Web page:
“He did not, sir. This house, the furniture, the farm, all was sacrificed to his creditors, for he had incurred heavy debts during his last illness. Still I was allowed to retain the house by the creditors, on the payment of a moderate rent. My husband’s long illness made it very difficult for me to support the family; but, by the aid of friends, and my own exertions, I often earned sufficient to afford him some comforts, though I often felt discouraged at the thoughts of the future. Providence has aided me since my husband’s death, to support this fatherless child and myself. I have much to be grateful for, much to make me happy, and it is only the thought of those who are gone, that sometimes makes me sad.”
The old man turned away, that she might not see him weep. But in vain. He could no longer suppress his agitation, and in a voice broken with emotion, he said:
“Do you not remember when you were very young, that you had a brother James, a wild boy, who left your father’s house, never to return, as he then said?”
Mrs. Elwood started and exclaimed, “Can you tell me anything of my brother James. Oh, if you can, if he is alive, tell me where I may find him, and I will go anywhere, make any sacrifices, to find him and bring him home?”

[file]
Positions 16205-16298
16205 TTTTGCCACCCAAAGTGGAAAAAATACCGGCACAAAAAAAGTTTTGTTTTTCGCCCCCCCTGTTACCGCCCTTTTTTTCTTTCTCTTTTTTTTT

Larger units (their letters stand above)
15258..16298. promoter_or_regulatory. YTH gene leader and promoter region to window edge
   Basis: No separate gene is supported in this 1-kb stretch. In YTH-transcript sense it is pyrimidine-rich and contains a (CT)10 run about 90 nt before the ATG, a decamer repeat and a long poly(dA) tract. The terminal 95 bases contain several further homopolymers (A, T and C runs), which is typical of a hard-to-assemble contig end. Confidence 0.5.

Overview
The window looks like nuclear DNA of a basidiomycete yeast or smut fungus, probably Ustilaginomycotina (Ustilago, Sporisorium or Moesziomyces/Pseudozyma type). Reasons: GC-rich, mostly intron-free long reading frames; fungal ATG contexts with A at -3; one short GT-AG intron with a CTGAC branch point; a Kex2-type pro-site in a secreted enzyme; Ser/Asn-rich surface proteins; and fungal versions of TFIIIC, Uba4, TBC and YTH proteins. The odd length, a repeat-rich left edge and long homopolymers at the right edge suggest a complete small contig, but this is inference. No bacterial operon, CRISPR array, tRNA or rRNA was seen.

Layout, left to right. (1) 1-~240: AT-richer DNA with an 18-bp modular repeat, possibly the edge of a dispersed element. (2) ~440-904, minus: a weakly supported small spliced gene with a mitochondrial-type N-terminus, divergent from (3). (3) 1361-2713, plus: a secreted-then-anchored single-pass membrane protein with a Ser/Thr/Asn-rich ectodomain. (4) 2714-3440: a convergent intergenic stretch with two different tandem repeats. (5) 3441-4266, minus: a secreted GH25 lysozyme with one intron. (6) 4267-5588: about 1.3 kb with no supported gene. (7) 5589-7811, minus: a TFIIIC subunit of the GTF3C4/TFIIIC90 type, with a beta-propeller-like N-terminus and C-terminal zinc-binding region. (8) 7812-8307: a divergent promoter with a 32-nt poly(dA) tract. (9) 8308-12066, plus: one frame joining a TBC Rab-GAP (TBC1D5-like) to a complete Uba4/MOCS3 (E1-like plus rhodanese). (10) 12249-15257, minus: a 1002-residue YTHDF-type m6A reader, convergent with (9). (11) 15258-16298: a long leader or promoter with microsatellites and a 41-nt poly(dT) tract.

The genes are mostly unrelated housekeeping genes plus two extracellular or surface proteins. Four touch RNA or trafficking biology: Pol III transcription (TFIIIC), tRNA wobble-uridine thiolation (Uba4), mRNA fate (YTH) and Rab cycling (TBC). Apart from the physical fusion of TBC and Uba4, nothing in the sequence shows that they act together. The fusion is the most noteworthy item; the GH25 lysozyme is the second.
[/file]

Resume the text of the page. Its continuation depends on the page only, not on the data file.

“There is no need of that, my sister; your brother James is before you.”
If the old man’s heart had pined for a welcome home, he was now satisfied. The mother and the daughter gave him such assurance of their love, as comforted the wanderer after his long exile. He had returned a wealthy man, and Mrs. Elwood was no longer obliged to earn her own livelihood. Her brother built a noble mansion for his beloved sister and niece, and his declining years were rendered happy by the kind attentions and fond care of Mary Elwood and her mother.